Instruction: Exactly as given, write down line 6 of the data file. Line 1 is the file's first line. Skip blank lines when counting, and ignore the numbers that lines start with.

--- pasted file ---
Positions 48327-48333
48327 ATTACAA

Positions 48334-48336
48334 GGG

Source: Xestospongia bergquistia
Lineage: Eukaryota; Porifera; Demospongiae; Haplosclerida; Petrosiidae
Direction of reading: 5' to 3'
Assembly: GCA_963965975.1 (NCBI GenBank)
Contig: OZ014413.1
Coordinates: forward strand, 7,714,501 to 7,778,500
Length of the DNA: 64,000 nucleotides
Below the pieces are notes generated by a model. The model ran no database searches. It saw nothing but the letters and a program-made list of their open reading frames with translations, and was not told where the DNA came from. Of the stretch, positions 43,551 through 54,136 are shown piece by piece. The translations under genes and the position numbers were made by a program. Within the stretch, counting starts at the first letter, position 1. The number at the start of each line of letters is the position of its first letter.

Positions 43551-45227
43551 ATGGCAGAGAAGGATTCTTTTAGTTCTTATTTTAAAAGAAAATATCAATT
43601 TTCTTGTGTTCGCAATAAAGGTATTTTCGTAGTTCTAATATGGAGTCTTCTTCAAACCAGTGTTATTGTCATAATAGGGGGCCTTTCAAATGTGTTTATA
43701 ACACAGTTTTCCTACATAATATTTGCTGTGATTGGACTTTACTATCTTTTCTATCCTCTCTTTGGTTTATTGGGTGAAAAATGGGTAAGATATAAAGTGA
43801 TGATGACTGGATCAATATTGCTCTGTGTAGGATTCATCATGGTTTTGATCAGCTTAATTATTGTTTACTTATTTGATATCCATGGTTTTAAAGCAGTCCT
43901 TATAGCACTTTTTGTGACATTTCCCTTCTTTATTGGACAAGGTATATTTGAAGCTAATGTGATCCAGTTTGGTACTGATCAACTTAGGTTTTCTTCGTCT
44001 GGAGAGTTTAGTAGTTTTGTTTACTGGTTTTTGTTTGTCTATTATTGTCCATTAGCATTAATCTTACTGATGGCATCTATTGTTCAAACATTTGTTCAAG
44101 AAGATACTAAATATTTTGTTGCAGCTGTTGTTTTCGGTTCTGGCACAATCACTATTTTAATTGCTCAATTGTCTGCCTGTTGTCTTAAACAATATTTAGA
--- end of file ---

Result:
Lineage: Eukaryota; Porifera; Demospongiae; Haplosclerida; Petrosiidae